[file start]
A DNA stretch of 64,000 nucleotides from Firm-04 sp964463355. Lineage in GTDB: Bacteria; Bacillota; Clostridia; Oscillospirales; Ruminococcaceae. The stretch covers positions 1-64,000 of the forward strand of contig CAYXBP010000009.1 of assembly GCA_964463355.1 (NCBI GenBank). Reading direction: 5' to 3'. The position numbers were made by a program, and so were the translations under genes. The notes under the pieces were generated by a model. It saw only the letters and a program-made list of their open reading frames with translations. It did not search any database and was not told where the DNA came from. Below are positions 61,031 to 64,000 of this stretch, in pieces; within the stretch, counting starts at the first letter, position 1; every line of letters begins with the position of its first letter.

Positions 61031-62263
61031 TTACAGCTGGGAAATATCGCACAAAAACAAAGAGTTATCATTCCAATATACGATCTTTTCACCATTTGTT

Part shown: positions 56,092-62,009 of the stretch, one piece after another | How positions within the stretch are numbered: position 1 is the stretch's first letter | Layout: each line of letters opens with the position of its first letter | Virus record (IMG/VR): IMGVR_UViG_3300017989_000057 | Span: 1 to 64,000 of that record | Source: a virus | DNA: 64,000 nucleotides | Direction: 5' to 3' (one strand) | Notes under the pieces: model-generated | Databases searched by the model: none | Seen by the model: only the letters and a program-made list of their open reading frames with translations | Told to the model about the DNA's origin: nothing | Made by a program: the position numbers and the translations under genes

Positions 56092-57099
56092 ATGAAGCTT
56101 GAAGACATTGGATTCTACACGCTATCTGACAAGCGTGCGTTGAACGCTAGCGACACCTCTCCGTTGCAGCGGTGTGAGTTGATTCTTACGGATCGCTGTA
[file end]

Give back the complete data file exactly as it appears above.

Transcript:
A DNA stretch of 64,000 nucleotides from Firm-04 sp964463355. Lineage in GTDB: Bacteria; Bacillota; Clostridia; Oscillospirales; Ruminococcaceae. The stretch covers positions 1-64,000 of the forward strand of contig CAYXBP010000009.1 of assembly GCA_964463355.1 (NCBI GenBank). Reading direction: 5' to 3'. The position numbers were made by a program, and so were the translations under genes. The notes under the pieces were generated by a model. It saw only the letters and a program-made list of their open reading frames with translations. It did not search any database and was not told where the DNA came from. Below are positions 61,031 to 64,000 of this stretch, in pieces; within the stretch, counting starts at the first letter, position 1; every line of letters begins with the position of its first letter.

Positions 61031-62263
61031 TTACAGCTGGGAAATATCGCACAAAAACAAAGAGTTATCATTCCAATATACGATCTTTTCACCATTTGTT

Part shown: positions 56,092-62,009 of the stretch, one piece after another | How positions within the stretch are numbered: position 1 is the stretch's first letter | Layout: each line of letters opens with the position of its first letter | Virus record (IMG/VR): IMGVR_UViG_3300017989_000057 | Span: 1 to 64,000 of that record | Source: a virus | DNA: 64,000 nucleotides | Direction: 5' to 3' (one strand) | Notes under the pieces: model-generated | Databases searched by the model: none | Seen by the model: only the letters and a program-made list of their open reading frames with translations | Told to the model about the DNA's origin: nothing | Made by a program: the position numbers and the translations under genes

Positions 56092-57099
56092 ATGAAGCTT
56101 GAAGACATTGGATTCTACACGCTATCTGACAAGCGTGCGTTGAACGCTAGCGACACCTCTCCGTTGCAGCGGTGTGAGTTGATTCTTACGGATCGCTGTA